1992 proved to be our best year with record setting beautiful weather and a couple of super bears. Dan and I took Randy Cain, a first time client and Matt Caldwell, a returning hunter, and set-up a spike camp in Barney Creek. The weather was beautiful the second day when we spotted a good bear feeding out of Barney Creek. We moved up higher to get a better view but the bear must have laid down in the alder because we never saw him again. Later that evening Matt and I decided to hunt the shoreline using the Zodiac. Close to base camp we spotted a big bear with a sow but decided he wasn’t as big as we were looking for this early in the hunt. On our way back on the beach very close to our spike camp I spotted a big bear feeding. It looked like the bear that we had seen earlier that morning. Luckily, the wind was in our favor as we pulled over to the shore. We made a perfect stalk getting to within 150 yards and Matt made a deadly shot. What a beautiful trophy bear. He squared 10’1” and was only a short 500 yard pack to spike camp. It was getting dark so we decided to take photos and skin him the next morning.
Several days later after fleshing and salting Matt’s bear, Jeff Hamburg, another one of our guides, and I took Matt to the Cold Bay airport to catch his flight home. When we got back to spike camp Dan had left us a note saying that they had spotted a big bear coming over the ridge from the refuge into Barney Creek. The bear had laid down in the alder and they had gone after him. We started glassing the south slope of the valley and spotted two guys moving around in the alder. We grabbed our packs and took off to help them. Once we arrived Dan could hardly contain himself, and for Dan that is unusual as he is typically pretty laid back. They had just taken the largest bear that I had ever seen. It squared out 11’3” with a 30 5/16 SCI skull which was the new SCI world record. It was the largest bear taken in Alaska in the last 26 years. That bear was killed less than 400 yards from where our first 10’10” was taken back in ’84. What a year!! Two giant bears.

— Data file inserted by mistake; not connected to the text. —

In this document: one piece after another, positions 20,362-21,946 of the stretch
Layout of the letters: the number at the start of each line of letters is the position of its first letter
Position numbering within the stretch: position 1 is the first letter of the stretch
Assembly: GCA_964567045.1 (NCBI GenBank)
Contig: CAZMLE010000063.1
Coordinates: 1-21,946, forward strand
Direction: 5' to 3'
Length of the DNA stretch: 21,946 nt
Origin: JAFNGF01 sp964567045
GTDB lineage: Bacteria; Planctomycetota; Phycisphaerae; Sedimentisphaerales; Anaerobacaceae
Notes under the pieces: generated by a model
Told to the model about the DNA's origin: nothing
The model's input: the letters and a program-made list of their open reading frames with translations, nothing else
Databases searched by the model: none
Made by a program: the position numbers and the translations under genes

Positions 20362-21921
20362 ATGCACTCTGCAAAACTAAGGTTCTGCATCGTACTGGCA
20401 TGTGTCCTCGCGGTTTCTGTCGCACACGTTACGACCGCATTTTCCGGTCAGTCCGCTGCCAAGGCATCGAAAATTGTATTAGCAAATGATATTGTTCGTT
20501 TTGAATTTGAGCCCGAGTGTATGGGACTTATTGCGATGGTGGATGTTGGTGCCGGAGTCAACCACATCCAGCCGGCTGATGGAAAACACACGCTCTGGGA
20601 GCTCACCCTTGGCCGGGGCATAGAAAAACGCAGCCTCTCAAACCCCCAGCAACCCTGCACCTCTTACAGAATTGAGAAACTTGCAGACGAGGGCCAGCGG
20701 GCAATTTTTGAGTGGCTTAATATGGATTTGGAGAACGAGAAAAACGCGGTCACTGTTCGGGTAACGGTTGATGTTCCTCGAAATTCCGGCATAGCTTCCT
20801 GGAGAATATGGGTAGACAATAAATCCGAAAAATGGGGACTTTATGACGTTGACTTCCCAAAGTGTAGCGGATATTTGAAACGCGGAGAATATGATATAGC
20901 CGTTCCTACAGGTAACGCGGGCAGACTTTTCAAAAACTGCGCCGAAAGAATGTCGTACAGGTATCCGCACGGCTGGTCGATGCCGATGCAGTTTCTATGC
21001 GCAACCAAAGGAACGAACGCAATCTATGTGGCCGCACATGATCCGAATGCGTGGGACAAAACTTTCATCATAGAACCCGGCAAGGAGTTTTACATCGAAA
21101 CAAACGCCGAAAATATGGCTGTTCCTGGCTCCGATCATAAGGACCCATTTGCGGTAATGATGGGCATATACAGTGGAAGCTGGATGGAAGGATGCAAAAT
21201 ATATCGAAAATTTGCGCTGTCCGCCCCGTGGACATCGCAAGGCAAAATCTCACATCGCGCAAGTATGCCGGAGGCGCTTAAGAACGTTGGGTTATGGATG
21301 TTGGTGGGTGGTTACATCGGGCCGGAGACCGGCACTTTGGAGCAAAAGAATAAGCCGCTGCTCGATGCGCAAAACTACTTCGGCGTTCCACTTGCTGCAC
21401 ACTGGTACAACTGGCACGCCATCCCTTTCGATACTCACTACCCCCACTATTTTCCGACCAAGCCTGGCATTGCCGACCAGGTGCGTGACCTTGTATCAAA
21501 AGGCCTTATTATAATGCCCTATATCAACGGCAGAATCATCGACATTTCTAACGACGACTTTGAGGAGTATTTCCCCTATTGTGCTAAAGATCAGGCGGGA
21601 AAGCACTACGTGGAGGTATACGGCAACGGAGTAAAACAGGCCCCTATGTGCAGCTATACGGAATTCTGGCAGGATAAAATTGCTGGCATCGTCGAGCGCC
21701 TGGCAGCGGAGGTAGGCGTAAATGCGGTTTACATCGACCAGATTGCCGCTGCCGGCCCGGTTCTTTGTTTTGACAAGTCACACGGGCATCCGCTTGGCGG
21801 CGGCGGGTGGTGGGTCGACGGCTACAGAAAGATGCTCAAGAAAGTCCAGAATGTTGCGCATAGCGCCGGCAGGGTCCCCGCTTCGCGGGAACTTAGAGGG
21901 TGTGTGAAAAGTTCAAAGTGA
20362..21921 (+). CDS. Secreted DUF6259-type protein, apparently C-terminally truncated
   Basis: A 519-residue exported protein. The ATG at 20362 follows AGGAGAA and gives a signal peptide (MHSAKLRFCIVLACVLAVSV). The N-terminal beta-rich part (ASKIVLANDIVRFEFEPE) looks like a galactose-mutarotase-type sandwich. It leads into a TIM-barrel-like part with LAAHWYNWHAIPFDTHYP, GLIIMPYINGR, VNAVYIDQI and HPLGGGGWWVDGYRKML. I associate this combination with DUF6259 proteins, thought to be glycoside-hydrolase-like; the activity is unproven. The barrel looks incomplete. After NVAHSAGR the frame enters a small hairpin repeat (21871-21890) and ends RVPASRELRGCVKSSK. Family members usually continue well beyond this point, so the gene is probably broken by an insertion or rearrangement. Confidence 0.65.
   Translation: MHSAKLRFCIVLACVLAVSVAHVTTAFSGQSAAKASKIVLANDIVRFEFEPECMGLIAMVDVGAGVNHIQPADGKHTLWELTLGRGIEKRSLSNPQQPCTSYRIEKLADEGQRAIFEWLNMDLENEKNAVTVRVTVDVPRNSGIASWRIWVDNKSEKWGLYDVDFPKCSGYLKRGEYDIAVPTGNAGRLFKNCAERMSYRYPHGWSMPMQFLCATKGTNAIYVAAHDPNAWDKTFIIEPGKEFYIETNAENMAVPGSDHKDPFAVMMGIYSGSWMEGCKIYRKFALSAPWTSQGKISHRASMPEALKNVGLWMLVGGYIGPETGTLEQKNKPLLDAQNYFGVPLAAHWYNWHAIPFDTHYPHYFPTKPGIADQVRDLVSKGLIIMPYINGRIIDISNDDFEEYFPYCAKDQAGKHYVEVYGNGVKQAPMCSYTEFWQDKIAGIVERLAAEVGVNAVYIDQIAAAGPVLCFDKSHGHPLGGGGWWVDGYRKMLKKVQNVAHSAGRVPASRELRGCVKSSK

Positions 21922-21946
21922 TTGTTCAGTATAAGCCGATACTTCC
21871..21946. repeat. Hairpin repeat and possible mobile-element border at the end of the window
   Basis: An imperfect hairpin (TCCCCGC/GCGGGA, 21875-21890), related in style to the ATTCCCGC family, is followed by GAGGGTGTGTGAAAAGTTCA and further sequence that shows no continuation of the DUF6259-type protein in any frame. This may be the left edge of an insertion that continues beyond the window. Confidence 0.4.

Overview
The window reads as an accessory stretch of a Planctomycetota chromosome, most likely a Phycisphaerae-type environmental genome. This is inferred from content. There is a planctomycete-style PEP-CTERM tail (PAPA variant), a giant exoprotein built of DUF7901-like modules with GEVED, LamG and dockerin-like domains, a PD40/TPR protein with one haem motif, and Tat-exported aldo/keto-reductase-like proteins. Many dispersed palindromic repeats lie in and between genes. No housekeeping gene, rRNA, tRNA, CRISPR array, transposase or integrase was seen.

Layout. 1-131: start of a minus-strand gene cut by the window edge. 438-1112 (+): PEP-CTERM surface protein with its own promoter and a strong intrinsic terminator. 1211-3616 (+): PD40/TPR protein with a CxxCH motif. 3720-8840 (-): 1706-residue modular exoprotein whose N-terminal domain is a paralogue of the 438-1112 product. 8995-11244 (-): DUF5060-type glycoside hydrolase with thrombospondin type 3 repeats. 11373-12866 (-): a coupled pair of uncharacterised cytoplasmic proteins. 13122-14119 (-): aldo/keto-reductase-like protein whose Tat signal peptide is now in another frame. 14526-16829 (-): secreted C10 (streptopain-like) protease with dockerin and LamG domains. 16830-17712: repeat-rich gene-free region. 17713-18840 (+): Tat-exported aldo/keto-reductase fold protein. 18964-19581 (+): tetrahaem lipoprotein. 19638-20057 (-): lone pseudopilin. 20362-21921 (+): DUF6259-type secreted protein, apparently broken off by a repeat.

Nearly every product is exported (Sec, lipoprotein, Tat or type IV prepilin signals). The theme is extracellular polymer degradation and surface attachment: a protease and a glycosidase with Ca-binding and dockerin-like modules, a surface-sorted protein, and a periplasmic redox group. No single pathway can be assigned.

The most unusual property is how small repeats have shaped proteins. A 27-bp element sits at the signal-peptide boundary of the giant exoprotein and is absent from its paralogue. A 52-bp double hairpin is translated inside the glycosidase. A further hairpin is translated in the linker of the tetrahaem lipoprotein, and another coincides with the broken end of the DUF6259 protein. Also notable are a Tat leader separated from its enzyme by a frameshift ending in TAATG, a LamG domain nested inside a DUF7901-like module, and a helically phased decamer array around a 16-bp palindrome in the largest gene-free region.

During the spring of ’94 Dan and I took Pete Seda and Dave Gandee to Barney Creek. The weather was worse than normal, raining part of every day. On day three while I was cooking breakfast Pete spotted a big bear crossing the bottom of Barney Creek. Dan and Pete went after him but didn’t connect. After all the other hunters were gone, Dave was still hanging in there. Right before dark the evening before his last day we spotted a big bear up in the snow following a sow. We were pretty sure that Dave had spotted that big bear earlier in the hunt in the same general area. It was too late to go after him so we could only hope that he stayed close.